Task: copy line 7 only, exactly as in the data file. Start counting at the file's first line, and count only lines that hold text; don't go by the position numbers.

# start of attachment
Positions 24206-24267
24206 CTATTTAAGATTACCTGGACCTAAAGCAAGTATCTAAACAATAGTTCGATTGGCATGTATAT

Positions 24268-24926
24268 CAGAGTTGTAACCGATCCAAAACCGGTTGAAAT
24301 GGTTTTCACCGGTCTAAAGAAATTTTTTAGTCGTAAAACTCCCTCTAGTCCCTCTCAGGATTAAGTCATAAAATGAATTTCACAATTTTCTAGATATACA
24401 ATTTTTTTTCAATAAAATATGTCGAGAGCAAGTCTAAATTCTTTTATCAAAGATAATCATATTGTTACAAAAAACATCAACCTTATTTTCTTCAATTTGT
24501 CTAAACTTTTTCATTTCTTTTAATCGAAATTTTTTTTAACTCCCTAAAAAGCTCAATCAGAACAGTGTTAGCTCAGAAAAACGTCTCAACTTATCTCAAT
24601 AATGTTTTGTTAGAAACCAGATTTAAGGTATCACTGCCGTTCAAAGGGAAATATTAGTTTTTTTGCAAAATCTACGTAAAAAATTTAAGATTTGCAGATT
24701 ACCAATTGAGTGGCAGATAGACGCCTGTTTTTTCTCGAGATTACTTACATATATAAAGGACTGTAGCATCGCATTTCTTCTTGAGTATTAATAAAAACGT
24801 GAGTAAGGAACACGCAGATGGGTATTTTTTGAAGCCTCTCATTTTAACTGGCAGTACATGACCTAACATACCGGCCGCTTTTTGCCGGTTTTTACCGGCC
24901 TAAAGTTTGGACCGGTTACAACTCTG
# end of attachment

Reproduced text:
24501 CTAAACTTTTTCATTTCTTTTAATCGAAATTTTTTTTAACTCCCTAAAAAGCTCAATCAGAACAGTGTTAGCTCAGAAAAACGTCTCAACTTATCTCAAT